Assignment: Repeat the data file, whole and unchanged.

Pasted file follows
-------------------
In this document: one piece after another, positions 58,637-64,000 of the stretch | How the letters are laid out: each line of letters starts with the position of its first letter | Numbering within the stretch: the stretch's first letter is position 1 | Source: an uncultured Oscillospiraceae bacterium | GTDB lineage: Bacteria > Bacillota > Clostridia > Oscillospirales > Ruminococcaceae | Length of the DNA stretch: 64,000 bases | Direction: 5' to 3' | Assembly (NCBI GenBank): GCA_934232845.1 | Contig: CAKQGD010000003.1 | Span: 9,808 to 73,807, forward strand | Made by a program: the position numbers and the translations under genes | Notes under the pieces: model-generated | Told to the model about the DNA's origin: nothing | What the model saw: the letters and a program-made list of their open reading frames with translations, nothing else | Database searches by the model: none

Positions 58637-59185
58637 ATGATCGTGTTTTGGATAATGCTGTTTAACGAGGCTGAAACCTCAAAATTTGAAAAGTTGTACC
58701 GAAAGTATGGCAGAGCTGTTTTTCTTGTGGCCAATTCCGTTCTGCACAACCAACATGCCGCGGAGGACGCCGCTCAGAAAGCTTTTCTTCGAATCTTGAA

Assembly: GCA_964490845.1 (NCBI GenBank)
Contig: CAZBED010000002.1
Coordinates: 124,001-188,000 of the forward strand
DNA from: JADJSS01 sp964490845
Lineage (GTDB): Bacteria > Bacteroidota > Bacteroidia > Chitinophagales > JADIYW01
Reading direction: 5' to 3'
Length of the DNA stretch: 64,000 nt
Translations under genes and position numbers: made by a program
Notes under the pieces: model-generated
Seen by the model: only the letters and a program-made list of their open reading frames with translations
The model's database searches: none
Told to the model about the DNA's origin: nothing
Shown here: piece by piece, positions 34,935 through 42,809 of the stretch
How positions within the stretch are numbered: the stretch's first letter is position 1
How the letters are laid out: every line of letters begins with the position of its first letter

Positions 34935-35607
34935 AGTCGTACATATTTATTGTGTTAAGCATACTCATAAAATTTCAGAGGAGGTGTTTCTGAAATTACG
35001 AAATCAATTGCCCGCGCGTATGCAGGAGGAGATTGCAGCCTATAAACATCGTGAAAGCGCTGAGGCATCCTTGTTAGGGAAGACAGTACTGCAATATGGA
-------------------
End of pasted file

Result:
In this document: one piece after another, positions 58,637-64,000 of the stretch | How the letters are laid out: each line of letters starts with the position of its first letter | Numbering within the stretch: the stretch's first letter is position 1 | Source: an uncultured Oscillospiraceae bacterium | GTDB lineage: Bacteria > Bacillota > Clostridia > Oscillospirales > Ruminococcaceae | Length of the DNA stretch: 64,000 bases | Direction: 5' to 3' | Assembly (NCBI GenBank): GCA_934232845.1 | Contig: CAKQGD010000003.1 | Span: 9,808 to 73,807, forward strand | Made by a program: the position numbers and the translations under genes | Notes under the pieces: model-generated | Told to the model about the DNA's origin: nothing | What the model saw: the letters and a program-made list of their open reading frames with translations, nothing else | Database searches by the model: none

Positions 58637-59185
58637 ATGATCGTGTTTTGGATAATGCTGTTTAACGAGGCTGAAACCTCAAAATTTGAAAAGTTGTACC
58701 GAAAGTATGGCAGAGCTGTTTTTCTTGTGGCCAATTCCGTTCTGCACAACCAACATGCCGCGGAGGACGCCGCTCAGAAAGCTTTTCTTCGAATCTTGAA

Assembly: GCA_964490845.1 (NCBI GenBank)
Contig: CAZBED010000002.1
Coordinates: 124,001-188,000 of the forward strand
DNA from: JADJSS01 sp964490845
Lineage (GTDB): Bacteria > Bacteroidota > Bacteroidia > Chitinophagales > JADIYW01
Reading direction: 5' to 3'
Length of the DNA stretch: 64,000 nt
Translations under genes and position numbers: made by a program
Notes under the pieces: model-generated
Seen by the model: only the letters and a program-made list of their open reading frames with translations
The model's database searches: none
Told to the model about the DNA's origin: nothing
Shown here: piece by piece, positions 34,935 through 42,809 of the stretch
How positions within the stretch are numbered: the stretch's first letter is position 1
How the letters are laid out: every line of letters begins with the position of its first letter

Positions 34935-35607
34935 AGTCGTACATATTTATTGTGTTAAGCATACTCATAAAATTTCAGAGGAGGTGTTTCTGAAATTACG
35001 AAATCAATTGCCCGCGCGTATGCAGGAGGAGATTGCAGCCTATAAACATCGTGAAAGCGCTGAGGCATCCTTGTTAGGGAAGACAGTACTGCAATATGGA